YOU ARE HERE: LAT HomeCollections


This son to Turgenev's `Fathers' is a bit rowdier

September 11, 2006|F. Kathleen Foley | Special to The Times

Oh, those Russians. When it comes to translating Russian classics for contemporary American audiences, there's many a slip 'twixt page and stage.

As interpreters of Chekhov are aware, the Russians are a deceptively downbeat lot whose outward despair is typically informed by a very dark humor begging to be set free.

Finding the key is another matter. Take Turgenev, that most delicate of Russian novelists. Hugely controversial in its day, Turgenev's visionary masterwork, "Fathers and Sons," amplified the seismic groaning of revolution decades before the fact. Yet for the careful listener, echoes of rueful laughter can also be heard.

In "Nothing Sacred," George F. Walker's theatrical adaptation of the novel, now at South Coast Repertory, director Martin Benson tries to loosen Turgenev's gentle comic rhythms not with a key, but a crowbar. Benson's staging is bold, even daring, but a bit vandalistic.

Not so Walker's late-1980s adaptation, which goes a long way toward synthesizing the novel's somewhat desultory events. In addition to a reworked and revisionist ending that packs some dramatic oomph into the play's latter scenes, Walker's most telling tweak is the transformation of Bazarov, the radical medical student who is the book's most famous character.

As Turgenev wrote him, Bazarov was a relentless and often irritating ideologue whose unbending nihilism seemed the obvious sexual sublimation of a young man who just couldn't get lucky. Instead of a callow fanatic, Walker's Bazarov is a player at the peak of his sexual powers.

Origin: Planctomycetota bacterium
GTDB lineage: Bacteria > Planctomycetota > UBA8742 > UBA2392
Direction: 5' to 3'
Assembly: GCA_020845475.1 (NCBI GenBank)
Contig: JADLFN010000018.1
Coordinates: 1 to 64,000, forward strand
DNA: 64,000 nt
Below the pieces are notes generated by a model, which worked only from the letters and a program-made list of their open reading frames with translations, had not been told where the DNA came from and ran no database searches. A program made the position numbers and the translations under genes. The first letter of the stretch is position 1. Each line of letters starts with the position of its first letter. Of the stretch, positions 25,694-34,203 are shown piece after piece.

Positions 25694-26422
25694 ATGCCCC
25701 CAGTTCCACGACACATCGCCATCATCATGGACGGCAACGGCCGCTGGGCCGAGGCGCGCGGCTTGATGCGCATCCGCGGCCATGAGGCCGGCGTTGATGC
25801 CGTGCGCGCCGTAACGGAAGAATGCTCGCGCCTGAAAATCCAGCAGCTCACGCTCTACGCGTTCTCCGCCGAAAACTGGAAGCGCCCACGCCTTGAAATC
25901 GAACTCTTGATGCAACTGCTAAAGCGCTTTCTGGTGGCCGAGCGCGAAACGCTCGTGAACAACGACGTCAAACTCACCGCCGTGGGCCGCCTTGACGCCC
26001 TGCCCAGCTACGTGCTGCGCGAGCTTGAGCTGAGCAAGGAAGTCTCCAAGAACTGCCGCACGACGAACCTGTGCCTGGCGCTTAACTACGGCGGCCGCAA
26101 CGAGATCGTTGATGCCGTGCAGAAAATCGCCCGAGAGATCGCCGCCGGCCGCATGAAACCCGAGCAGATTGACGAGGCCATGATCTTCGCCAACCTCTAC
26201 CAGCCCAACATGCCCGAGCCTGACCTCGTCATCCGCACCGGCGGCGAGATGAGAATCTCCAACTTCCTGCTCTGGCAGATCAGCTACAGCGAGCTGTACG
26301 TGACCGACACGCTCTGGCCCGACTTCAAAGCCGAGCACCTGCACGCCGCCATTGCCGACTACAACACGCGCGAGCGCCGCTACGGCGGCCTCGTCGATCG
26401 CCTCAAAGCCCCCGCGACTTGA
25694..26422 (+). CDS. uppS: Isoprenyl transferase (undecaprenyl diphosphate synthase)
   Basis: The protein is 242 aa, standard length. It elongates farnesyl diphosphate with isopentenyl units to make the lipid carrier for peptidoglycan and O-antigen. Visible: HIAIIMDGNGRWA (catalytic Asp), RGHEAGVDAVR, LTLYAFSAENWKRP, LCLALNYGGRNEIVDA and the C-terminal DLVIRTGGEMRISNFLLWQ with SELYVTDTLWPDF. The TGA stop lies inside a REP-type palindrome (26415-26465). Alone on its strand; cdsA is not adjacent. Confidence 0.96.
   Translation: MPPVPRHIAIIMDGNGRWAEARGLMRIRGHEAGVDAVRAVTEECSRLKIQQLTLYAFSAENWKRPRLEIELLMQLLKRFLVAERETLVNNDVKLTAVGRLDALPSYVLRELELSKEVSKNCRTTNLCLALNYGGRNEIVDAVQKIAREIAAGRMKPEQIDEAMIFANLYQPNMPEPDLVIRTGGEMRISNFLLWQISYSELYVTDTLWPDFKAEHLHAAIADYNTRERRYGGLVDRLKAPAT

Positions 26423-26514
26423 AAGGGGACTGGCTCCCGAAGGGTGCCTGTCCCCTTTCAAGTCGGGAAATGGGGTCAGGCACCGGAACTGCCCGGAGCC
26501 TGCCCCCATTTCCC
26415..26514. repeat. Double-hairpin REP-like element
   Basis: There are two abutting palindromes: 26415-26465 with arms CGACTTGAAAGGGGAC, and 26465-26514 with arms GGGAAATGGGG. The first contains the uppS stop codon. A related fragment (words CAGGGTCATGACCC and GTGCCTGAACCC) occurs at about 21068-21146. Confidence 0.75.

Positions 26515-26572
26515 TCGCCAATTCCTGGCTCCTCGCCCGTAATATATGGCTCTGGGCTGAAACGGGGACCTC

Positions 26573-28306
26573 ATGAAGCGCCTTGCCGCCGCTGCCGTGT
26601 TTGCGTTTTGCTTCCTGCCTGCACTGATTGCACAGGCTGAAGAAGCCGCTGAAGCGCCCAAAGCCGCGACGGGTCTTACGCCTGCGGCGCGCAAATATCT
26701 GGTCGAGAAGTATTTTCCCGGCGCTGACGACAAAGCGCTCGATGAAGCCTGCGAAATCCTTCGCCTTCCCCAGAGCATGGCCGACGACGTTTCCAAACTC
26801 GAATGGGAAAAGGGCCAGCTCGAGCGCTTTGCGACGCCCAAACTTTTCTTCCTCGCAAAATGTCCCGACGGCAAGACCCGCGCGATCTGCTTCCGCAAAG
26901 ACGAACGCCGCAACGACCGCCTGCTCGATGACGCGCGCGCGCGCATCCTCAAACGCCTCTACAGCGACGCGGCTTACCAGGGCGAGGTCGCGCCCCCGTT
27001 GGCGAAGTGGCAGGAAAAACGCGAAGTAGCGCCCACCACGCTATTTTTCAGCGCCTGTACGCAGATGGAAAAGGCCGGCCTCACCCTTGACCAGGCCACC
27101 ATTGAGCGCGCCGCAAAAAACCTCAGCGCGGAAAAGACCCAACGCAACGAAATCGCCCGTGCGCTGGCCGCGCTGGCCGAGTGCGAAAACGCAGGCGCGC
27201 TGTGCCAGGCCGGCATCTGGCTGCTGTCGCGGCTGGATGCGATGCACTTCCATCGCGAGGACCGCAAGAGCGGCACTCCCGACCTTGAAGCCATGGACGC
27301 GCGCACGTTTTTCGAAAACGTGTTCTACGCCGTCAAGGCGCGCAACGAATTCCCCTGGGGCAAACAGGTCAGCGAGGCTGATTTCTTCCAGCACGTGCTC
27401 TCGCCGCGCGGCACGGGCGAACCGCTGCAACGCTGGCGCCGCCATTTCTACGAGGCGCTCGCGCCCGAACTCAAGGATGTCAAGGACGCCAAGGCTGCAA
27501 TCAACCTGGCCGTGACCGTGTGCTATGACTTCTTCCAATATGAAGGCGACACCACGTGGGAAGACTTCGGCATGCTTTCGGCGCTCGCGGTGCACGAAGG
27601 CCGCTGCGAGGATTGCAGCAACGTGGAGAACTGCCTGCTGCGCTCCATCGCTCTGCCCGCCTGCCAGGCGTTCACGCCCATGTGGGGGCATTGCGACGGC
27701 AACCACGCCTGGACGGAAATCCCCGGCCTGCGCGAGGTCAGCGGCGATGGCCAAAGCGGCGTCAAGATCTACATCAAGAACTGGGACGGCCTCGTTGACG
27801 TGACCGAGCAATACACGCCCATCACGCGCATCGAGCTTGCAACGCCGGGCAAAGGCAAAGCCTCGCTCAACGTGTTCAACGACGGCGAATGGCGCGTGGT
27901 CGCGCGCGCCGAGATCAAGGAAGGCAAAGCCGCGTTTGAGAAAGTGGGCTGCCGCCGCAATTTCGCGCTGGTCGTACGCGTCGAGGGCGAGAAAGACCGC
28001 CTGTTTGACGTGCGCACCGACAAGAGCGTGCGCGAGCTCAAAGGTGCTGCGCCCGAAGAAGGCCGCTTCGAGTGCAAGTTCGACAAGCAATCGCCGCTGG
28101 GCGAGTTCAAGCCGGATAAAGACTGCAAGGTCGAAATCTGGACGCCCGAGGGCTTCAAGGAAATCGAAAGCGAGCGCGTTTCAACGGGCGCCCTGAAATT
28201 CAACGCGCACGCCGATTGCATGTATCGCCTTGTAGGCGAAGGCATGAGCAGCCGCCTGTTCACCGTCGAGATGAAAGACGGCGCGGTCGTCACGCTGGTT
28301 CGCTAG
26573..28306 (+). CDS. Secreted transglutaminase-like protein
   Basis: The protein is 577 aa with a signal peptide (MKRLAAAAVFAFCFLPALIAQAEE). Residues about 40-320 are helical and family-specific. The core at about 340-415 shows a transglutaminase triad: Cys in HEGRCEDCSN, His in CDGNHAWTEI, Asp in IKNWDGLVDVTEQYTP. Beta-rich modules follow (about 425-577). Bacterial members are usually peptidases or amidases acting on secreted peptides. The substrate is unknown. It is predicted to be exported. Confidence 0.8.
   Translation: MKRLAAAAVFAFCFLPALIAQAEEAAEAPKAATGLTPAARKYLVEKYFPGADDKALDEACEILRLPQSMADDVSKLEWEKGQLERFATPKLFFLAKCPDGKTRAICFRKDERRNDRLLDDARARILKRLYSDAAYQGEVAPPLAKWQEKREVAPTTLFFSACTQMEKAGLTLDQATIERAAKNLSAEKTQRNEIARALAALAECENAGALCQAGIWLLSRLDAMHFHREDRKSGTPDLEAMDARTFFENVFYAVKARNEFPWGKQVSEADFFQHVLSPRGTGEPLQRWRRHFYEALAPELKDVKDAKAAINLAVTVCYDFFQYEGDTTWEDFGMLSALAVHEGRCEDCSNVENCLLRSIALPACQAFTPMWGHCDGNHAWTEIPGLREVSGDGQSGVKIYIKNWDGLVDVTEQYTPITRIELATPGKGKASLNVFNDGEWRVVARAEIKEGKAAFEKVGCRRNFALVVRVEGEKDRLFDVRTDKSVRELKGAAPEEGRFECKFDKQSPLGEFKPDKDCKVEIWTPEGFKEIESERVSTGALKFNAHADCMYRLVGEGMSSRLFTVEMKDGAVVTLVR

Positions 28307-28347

Tall and angular, Eric D. Steinberg makes the most of the role in a dashing turn that helps us understand the appeal that Bazarov has over willing disciples such as Arkady (Daniel Blinkoff), whose puppy-like adoration of Bazarov will soon pall. Steinberg's Bazarov is a model of suavity and poise, a portrayal well balanced by Blinkoff's effectively wide-eyed Arkady.

There's an odd disconnect in Benson's awkward mingling of naturalism and farce. Whereas the aristocratic characters are subtly rendered, the serfs are downright buffoons, cartoons tacked onto the periphery of an impressionist landscape.

That impressionistic quality is most evident in James Youmans and Jerome Martin's delicately dappled set, which perfectly evokes the play's pastoral milieu, as does York Kennedy's superb lighting. Angela Balogh Calin's costumes are wittily rendered, although Michael Roth's original music, a mix of cryptic Russian songs bawled by the cast during scene changes, seems a self-conscious conceit.

Perhaps Benson intended the differences between the play's three-dimensional aristocrats and one-dimensional serfs as a sort of stylistic device emphasizing the vast divide between Russia's nobility and peasantry. What seems less volitional are the yawning gaps in the acting styles of his performers, who range from the consummately polished to the prosaic.

Most distinguished among this checkered company is the marvelous John Vickery as Arkady's Uncle Pavel, a fop with a lion's heart who is as heartbreakingly ludicrous as he is admirable. Also wonderful is Richard Doyle as Arkady's father, a simple man whose kindness ultimately weans Arkady away from Bazarov's heartless radicalism. And the always gratifying Hal Landon, who plays Pavel's comically "Europeanized" servant, maintains a granite deadpan that shatters the audience's funny bone.


'Nothing Sacred'

Where: South Coast Repertory's Segerstrom Stage, 655 Town Center Drive, Costa Mesa

When: 7:30 p.m. Tuesdays, 8 p.m. Wednesdays-Fridays, 2:30 and 8 p.m. Saturdays, 2:30 and 7:30 p.m. Sundays

Ends: Oct. 8

Price: $20-$60

Contact: (714) 708-5555,

Running time: 2 hours, 30 minutes

Los Angeles Times Articles